The promotion, nurturing and consolidation of democracy amongst the nations of Africa should be seen as a positive imperative of British foreign policy. How energetically we respond as the people of Tunisia, Egypt, the Ivory Coast and others reach for freedom may determine a course of direction for nations across Africa.
Over the past decades, the West has moved from the era of “Wind of Change” , through the use of African dictatorships as proxies in the Cold War, the Band Aid generation that built, a now much critiqued, “aid dependency” view of Africa and now onward to the more hopeful embrace of African democracy and a growing consumer middle class.
Challenges no doubt remain, from the continuing needs for aid and development, to the menacing evils of dictators growing daily more conscious that their time may soon be up. However, the opportunities outweigh the challenges and those who love freedom have good cause to reach out and assist.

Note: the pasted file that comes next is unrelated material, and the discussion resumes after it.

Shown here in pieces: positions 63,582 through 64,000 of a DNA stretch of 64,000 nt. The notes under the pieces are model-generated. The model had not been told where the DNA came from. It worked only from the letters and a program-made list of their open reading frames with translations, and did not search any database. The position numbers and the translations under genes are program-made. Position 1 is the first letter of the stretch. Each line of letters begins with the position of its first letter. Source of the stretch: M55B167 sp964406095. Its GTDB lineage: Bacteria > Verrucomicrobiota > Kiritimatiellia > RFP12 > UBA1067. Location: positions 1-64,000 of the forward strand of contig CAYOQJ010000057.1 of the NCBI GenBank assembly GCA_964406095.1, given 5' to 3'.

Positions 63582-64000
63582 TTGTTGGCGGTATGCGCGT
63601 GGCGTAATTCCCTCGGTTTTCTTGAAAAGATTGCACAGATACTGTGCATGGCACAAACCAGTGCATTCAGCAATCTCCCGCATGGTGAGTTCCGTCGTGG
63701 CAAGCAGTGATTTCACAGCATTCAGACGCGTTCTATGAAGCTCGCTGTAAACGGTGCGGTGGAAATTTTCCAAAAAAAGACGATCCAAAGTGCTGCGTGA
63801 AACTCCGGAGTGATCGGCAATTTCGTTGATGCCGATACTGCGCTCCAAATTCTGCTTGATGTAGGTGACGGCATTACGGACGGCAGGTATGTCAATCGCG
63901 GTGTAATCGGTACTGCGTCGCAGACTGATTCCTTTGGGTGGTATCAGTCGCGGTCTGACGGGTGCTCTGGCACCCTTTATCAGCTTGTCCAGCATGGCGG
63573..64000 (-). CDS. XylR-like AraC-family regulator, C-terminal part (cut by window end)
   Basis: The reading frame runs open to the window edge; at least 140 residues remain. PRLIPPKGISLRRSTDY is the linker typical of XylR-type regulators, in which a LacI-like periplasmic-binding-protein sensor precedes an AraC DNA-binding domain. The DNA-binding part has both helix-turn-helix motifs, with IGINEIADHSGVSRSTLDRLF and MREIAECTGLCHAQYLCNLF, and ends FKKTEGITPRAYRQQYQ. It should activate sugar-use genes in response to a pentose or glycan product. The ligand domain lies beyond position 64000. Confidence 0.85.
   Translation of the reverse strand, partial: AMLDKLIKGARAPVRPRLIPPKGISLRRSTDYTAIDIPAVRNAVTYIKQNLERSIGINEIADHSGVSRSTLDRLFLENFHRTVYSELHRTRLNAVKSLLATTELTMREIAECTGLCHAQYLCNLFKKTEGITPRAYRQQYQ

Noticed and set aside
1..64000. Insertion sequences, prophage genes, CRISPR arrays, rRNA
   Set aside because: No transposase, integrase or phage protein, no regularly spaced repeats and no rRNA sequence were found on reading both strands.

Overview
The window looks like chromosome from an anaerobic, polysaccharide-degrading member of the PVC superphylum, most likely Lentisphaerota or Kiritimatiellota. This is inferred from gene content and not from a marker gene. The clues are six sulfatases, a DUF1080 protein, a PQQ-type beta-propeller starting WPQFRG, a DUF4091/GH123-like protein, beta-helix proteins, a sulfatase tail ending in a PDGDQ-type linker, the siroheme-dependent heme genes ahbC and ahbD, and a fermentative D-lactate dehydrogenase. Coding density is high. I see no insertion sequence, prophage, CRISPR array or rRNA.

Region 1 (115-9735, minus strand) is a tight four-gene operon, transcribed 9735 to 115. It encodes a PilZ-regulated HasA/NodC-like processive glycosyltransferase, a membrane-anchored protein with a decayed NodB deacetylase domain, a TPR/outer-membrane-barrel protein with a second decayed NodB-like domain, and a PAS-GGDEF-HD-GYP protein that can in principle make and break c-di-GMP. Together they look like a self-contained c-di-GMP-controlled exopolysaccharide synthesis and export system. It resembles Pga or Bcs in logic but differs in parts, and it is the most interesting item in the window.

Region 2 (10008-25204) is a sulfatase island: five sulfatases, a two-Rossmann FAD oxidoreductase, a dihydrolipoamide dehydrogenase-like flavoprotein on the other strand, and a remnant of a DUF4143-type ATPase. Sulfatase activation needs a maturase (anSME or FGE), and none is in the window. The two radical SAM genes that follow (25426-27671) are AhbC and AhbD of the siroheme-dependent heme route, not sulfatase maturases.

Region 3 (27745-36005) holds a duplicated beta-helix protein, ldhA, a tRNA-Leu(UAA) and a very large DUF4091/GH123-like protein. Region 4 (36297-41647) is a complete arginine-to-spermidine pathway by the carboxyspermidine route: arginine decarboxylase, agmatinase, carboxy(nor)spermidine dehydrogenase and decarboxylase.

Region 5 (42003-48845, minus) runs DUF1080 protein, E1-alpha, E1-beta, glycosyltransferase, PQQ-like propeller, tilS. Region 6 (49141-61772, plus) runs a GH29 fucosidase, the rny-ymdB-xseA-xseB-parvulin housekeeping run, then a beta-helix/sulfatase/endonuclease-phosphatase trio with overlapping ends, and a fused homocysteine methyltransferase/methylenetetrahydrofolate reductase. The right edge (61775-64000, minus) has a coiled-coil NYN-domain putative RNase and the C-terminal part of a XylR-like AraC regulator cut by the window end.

The key characteristic of the Tunisian revolution was not its apparent spontaneity and the immediacy of Ben-Ali’s exile; it was that it was a home-grown, broad based expression of a people. The revolution was not imposed from outside, it was not partisan and it was not religious. The interim government under Md Ghannouchi is working hard to fill the power vacuum that naturally occurred as a result of this and to prepare the grounds for free elections. No easy task.